Coronavirus: How Trump’s plan for reopening America compares with California’s

President Trump spoke with the nation’s governors Thursday outlining his administration’s plans for a phased approach to lifting stay-home orders imposed to check the spread of the deadly coronavirus and allow more people to return to work.

On Wednesday, California Gov. Gavin Newsom outlined six indicators his administration was looking to see before the stay-home order could be eased.

How do they compare? Newsom said at a news conference he had not yet reviewed the White House plan but that he was encouraged after hearing from the president Thursday that they seem to be on the same page. Here’s a look at some questions about the plans. Like Newsom, Trump said his plan would be “science-based.”

Q President Trump this week talked about reopening being his decision, so what does the White House plan say about the role of state and local authorities?

A The White House plan is not framed as a mandate, but rather offers “Guidelines for Opening Up America Again,” with “proposed state or regional” criteria. It says the phases of reopening are “implementable on statewide or county-by-county basis at governors’ discretion.”

It also notes that “state and local officials may need to tailor the application of these criteria to local circumstances.” It also says that “where appropriate, governors should work on a regional basis to satisfy these criteria and to progress through the phases outlined below.” Newsom has coordinated with the governors of Washington and Oregon on reopening.

Q Newsom’s outline for modifying restrictions did not mention a timeline, but does Trump’s?

A The outline of the White House plan doesn’t mention dates but Trump told governors over a conference call that some states would be able to reopen businesses and schools before May 1, when federal social distancing guidelines are set to expire, according to Bloomberg News. Also, the White House plan mentions 14-day periods of declining cases as triggers for lifting restrictions. Newsom’s plan is not that specific.

Q Newsom’s plan calls for modifying his stay-home order after reaching “indicators” that new infections and hospitalizations are easing, testing and tracking capabilities are sufficient to monitor cases and hospitals can manage surges of patients. What does the White House plan say about that?

A The White House plan calls for state and local governments to satisfy “gating criteria” before lifting their restrictions in three phases. Those criteria are a “downward trajectory” of influenza-like illnesses, “covid-like syndromic cases,” documented positive cases and positive tests as a percentage of total tests reported within a 14-day period. They also include hospitals having the ability to “treat all patients without crisis care” and a “robust testing program in place for at-risk healthcare workers, including emerging antibody testing.”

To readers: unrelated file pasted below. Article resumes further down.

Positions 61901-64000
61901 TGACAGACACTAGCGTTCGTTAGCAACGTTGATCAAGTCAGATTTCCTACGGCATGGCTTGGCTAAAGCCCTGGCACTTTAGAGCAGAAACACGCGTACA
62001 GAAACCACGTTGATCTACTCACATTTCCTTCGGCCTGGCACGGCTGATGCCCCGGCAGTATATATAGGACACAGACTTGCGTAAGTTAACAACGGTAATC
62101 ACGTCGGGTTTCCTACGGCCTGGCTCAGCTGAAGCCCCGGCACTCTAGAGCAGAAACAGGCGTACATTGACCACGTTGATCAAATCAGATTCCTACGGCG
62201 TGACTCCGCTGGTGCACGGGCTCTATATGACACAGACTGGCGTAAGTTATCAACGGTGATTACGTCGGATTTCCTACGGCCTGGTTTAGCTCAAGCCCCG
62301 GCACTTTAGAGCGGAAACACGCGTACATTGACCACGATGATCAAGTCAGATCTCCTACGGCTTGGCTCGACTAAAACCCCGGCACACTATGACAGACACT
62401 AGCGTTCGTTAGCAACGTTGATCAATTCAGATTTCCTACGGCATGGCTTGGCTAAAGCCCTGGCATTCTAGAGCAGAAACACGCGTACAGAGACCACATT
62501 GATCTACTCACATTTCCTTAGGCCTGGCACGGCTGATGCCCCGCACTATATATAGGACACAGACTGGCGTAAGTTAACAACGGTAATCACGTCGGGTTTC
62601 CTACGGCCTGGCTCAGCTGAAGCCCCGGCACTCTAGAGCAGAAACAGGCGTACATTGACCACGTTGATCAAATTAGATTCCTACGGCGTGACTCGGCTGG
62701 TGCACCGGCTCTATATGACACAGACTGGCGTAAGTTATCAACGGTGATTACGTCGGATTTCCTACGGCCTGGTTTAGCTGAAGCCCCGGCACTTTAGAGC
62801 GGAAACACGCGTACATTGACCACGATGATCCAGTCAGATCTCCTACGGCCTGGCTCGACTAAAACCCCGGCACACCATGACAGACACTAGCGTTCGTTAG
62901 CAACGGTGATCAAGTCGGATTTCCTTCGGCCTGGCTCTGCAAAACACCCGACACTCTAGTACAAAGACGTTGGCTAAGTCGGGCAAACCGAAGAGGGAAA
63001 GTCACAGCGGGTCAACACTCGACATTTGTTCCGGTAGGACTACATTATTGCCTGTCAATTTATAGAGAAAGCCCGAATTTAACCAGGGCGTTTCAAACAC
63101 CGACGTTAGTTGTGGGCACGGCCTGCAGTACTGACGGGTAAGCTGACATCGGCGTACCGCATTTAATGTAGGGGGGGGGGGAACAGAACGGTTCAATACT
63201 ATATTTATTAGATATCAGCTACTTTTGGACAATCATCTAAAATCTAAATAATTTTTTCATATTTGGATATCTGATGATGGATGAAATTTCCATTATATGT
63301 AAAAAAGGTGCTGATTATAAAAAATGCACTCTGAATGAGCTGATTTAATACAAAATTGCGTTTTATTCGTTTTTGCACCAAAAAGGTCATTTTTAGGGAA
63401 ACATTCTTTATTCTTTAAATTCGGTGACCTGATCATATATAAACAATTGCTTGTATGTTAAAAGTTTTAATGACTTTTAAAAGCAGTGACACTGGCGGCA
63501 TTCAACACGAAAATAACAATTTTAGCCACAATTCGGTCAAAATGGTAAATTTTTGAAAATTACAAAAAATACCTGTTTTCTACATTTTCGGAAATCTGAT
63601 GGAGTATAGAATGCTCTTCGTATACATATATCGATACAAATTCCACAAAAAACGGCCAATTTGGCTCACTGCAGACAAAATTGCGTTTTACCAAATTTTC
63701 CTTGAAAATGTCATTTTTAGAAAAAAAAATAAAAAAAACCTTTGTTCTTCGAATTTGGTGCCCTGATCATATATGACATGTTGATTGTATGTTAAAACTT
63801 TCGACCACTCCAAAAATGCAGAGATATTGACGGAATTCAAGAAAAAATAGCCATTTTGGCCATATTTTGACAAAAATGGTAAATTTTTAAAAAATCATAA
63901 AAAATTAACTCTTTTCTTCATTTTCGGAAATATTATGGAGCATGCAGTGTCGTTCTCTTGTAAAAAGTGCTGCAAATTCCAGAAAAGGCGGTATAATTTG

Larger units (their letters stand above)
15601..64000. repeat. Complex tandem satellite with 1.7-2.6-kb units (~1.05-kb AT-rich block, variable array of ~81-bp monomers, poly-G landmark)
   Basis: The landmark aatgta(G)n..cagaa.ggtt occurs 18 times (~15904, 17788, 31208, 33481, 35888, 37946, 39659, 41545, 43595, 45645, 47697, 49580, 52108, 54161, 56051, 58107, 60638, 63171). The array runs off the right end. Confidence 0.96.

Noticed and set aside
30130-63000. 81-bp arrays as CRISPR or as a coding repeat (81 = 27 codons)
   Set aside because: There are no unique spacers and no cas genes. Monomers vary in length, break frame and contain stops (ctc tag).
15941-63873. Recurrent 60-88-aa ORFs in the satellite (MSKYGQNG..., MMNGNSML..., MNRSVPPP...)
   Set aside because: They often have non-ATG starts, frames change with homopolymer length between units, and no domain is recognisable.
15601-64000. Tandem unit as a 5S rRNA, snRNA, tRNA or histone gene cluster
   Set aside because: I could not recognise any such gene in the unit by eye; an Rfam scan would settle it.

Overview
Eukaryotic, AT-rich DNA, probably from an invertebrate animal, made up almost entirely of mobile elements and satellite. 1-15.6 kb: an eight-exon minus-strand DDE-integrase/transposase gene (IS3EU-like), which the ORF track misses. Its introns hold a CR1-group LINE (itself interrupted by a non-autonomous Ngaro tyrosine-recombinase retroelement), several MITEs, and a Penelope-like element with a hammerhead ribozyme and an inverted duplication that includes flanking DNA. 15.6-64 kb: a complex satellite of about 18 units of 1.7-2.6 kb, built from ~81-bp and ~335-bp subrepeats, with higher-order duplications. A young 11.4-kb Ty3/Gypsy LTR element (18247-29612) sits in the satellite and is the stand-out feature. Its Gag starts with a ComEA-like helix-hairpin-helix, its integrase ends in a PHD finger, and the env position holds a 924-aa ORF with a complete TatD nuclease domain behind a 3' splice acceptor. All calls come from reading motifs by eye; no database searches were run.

Q Newsom’s sixth “indicator” was the ability to reimpose restrictions as needed. Does the White House plan also envision reimposing restrictions?

A Yes, it says that as reopening occurs, state and local officials must “monitor conditions and immediately take steps to limit and mitigate any rebounds or outbreaks by restarting a phase or returning to an earlier phase, depending on severity.”

Q Newsom’s plan called for businesses, schools, and child care facilities to continue to support physical distancing as they reopen, and he laid out a stark picture of life in California as restrictions are eased. Restaurants might have half as many tables, food servers in masks and gloves, disposable menus, temperature checks at the door. Schools might have staggered schedules with continued online learning at home. Businesses would continue to maintain distancing. Does the president’s plan have anything like that?

A The White House plan includes for all phases recommendations to continue hygienic practices, hand-washing, avoiding touching your face, frequent disinfection and wearing of face masks in public, particularly for public transit. Employers would continue with temperature checks and not letting sick workers into the workplace.

The first phase of the reopening calls for maintaining remote “telework” where possible, minimizing non-essential travel, closing common areas at work. Schools, cay care and camps would remain closed. Visits to elder care facilities would remain banned and more vulnerable older and sicker people would be advised to consider maintaining the stay-home restrictions.

However, it would allow gatherings of up to 10 people, restaurants, movie theaters, places of worship and sporting venues could open with “strict physical distancing protocols.” Bars would stay closed but gyms could reopen with appropriate physical distancing and sanitation.

Q What do the next phases of the White House plan allow?

A The second phase would kick in after satisfying a second two-weeks of the “gating criteria” with no evidence of a rebound in cases. The elderly and medically vulnerable would be advised to remain under shelter-in-place, but gatherings of up to 50 people would be allowed, with appropriate physical distancing. Non-essential travel could resume.

Non-essential travel could resume, but telework would be encouraged where possible and common areas at workplaces would remain closed. Theaters, places of worship, sporting arenas could reopen with “moderate” distancing measures. Elective surgeries could resume, and bars could reopen with “diminished standing-room occupancy.”

Q So what’s the third phase?

A After a third two-week period of meeting the gating criteria, the third phase calls for unrestricted staffing of workplaces and allowing the vulnerable and elderly to resume public interactions with appropriate physical distancing and sanitation measures.





Source: mercurynews
Coronavirus: How Trump’s plan for reopening America compares with California’s